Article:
Mine should be blooming in June. Uncle and I started this project last year. I have 4 plants. He should have 11. He hasn't checked yet. They are just coming up again here. And are SHORT lived here. Maybe 4 years if you are lucky. Haven't done them in 20 years, so it's a fun project for us.
Of course, they didn't bloom last year, but will this year..............So I can't wait to see what colors I get.
They usually have seedlings at my local greenhouse. Last year they were sold out when I was looking for them so I should start looking early this year. I really like them and I especially like the yellow ones.
I wouldn't have any luck doing that either. I just started a pack of seeds in some pots and transplanted them to the garden last year. And took 12 plants to my uncles and planted them for him. I Know one didn't make it over there. So he should have 11 this year. Oh my, he has terrible soil. You would have to dig in it to actually believe it. I never saw anything like it.
His house is 28 years old and built in an excavated area. Well, I can't explain it. Just pitiful. But he tries to get something happening over there. Bless his Heart!
Lisa, your uncle's house may be in a yard where developers dumped excess concrete and junk they either excavated or didn't use when the subdivision was developed, or was left over after the area was built up.
I think that was the case in my area; my house is toward the end of the block, but is also in what would have been a large yard of the one large old farmhouse that we neighbors think was the original house built before the land was subdivided. I found chunks of concrete and small glass bottles when I put in various beds. My father told me that toward the end of the properties were where folks in his day sometimes buried their excess "stuff" - such as the small bottles used I guess for medicines.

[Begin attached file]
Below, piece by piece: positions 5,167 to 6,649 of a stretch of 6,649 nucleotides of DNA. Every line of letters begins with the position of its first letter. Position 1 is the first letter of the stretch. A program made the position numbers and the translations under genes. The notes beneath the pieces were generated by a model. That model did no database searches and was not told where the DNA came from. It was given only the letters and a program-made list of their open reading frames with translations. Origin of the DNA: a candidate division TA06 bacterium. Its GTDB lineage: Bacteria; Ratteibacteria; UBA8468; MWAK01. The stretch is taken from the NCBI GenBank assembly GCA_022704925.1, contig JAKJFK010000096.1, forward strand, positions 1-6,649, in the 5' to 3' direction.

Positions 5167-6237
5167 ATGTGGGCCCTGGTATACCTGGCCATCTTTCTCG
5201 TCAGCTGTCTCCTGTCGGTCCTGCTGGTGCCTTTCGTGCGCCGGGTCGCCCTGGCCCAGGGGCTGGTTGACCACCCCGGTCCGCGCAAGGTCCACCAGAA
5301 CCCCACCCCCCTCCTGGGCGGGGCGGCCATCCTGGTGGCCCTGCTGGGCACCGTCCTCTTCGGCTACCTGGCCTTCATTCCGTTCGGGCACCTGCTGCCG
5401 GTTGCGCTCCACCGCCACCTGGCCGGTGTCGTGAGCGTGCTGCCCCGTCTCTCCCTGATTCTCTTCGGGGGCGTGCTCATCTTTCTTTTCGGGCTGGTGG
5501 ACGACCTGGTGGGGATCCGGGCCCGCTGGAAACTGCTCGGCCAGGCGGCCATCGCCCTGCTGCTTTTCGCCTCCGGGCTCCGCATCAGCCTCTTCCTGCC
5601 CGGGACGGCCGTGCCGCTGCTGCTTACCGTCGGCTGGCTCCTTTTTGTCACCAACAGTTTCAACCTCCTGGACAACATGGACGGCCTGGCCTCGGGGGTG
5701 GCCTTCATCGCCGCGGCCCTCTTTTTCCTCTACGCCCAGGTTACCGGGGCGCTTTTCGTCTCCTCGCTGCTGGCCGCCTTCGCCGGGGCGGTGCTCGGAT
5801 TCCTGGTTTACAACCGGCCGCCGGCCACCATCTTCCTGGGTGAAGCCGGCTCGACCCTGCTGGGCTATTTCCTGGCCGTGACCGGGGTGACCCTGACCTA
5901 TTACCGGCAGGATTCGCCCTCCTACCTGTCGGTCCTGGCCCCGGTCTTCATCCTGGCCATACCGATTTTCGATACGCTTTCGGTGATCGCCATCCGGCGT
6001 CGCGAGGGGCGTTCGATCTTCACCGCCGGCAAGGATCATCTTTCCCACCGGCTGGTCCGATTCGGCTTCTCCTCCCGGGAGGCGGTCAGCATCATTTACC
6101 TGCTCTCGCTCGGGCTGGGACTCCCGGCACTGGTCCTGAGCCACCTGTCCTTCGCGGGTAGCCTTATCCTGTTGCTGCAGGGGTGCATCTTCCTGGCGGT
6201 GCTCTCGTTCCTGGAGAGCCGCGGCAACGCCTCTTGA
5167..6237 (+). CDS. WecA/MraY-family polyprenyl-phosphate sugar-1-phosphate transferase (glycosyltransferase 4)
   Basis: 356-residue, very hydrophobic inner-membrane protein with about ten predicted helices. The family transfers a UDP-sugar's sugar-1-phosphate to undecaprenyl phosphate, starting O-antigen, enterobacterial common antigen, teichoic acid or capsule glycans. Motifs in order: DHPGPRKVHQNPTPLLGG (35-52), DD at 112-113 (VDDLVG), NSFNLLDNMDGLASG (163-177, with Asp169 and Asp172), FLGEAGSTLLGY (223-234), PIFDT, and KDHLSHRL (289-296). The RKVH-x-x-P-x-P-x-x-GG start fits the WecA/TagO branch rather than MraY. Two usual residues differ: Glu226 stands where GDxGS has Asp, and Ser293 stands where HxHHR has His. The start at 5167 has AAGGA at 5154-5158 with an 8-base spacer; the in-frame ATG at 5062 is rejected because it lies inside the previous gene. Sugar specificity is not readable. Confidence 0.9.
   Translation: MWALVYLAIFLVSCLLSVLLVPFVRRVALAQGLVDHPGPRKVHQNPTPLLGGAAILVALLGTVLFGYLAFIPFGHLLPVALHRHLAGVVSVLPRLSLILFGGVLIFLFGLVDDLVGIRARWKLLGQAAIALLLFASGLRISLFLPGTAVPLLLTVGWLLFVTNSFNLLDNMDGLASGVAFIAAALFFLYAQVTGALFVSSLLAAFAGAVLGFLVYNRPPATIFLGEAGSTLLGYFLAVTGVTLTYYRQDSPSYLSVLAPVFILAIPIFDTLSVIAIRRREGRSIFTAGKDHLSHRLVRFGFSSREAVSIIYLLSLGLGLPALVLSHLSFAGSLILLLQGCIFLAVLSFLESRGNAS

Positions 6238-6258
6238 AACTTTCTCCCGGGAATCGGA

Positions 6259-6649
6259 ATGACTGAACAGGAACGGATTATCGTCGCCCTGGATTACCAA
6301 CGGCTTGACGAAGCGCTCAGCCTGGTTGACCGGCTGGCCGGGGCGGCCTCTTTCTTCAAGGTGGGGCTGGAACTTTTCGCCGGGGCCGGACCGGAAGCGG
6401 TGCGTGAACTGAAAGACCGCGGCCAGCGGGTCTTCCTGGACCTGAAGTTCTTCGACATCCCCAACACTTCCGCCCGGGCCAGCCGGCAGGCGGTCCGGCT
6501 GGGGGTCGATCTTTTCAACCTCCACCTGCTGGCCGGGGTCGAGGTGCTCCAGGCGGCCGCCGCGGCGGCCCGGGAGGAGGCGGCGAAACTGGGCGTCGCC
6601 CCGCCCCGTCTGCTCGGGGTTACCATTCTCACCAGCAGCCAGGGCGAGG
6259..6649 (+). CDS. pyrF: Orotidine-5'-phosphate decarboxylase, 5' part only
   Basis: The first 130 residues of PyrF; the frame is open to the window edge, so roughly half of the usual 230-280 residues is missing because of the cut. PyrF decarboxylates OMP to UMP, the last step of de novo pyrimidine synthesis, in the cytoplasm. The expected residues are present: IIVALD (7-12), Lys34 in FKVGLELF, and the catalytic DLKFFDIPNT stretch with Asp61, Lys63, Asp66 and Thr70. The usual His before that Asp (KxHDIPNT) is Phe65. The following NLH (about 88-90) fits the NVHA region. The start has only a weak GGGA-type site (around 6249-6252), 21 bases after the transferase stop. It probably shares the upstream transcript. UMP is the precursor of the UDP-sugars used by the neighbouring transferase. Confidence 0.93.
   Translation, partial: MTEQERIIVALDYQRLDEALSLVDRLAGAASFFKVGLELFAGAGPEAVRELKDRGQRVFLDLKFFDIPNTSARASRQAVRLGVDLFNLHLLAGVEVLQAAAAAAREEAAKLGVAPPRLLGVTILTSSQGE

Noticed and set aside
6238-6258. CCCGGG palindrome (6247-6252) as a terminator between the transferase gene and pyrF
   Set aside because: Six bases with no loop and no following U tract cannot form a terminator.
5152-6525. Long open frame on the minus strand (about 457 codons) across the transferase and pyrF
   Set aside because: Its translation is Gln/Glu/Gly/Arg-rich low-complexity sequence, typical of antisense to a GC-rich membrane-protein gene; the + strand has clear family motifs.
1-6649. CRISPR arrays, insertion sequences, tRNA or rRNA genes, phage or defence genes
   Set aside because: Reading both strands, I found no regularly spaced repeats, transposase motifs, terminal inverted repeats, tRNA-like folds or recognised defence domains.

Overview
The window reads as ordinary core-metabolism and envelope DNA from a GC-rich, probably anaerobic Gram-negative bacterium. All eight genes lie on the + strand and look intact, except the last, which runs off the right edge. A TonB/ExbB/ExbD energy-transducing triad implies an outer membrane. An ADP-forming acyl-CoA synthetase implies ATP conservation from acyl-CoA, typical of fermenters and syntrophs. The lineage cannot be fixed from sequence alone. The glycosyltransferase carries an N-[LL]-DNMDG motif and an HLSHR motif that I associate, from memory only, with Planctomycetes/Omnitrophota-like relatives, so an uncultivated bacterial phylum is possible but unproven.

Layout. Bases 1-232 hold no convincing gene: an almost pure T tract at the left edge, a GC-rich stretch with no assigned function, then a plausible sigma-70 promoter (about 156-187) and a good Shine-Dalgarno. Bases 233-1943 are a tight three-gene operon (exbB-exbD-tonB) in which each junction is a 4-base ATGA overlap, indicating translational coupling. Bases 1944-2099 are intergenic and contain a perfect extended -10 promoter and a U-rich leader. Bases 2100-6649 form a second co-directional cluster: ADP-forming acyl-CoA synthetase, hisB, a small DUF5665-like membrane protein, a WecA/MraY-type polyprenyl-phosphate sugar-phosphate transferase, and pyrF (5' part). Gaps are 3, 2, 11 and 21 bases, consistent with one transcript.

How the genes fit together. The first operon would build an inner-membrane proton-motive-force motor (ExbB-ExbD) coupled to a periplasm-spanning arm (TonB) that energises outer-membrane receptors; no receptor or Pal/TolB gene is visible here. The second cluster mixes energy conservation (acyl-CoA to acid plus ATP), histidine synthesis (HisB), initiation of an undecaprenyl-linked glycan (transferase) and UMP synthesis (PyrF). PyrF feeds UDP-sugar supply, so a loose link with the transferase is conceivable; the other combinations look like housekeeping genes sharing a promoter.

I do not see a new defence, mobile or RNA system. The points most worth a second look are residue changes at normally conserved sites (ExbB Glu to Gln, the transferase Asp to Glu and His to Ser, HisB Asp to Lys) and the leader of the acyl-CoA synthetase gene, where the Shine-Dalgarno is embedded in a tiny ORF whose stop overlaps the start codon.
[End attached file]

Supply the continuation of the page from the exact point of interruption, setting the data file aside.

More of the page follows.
The concrete made nice chunky borders for beds.
At least I didn't find any buried tractors or farm implements!
Springrain, He is at the end of the developed area. I don't think the original plan was to build anything there. He has No Basement. No way they could have built houses with basements in that area. None of the houses have a basement in the back end of that developement.
Lupines . . . beauties that re-seed everywhere in the garden whether you want them or not. Mine came from a wildflower seed mix about 20 years ago and have been growing strong since. I have either pink or purple, but the yellows are gorgeous.
I usually have to dig up a dozen or so and give them away.
Leave Room in Your Garden for Angels to Dance.
OGer since March 2003.
Colorado Zone 5
My original lupine from many years ago continues to thrive and happily provides me with many volunteers.
Late in one season, after the lupine flower stalks had dried on the plant, my cousin from Massachusetts who was visiting, asked for some seeds to take home. I cut a stalk for her and she headed home. She told me that on the ride home, and I guess she didn't have it bagged, it was so warm that the lupine pods were popping open and the seeds were flying all over in the car!
Another lesson learned!!
I garden ~~~ Therefore I am
OG Member since 2002 ~~~ Southeastern PA ~~~ Zone 7a
You would think that with the nearest street being Rock Hole Rd., and living on the Rocky River, I would have suspected that my my home sits on solid rock. And yet, it was a surprise when we started digging!!
And I say to myself, it's a wonderful world ~Louis Armstrong~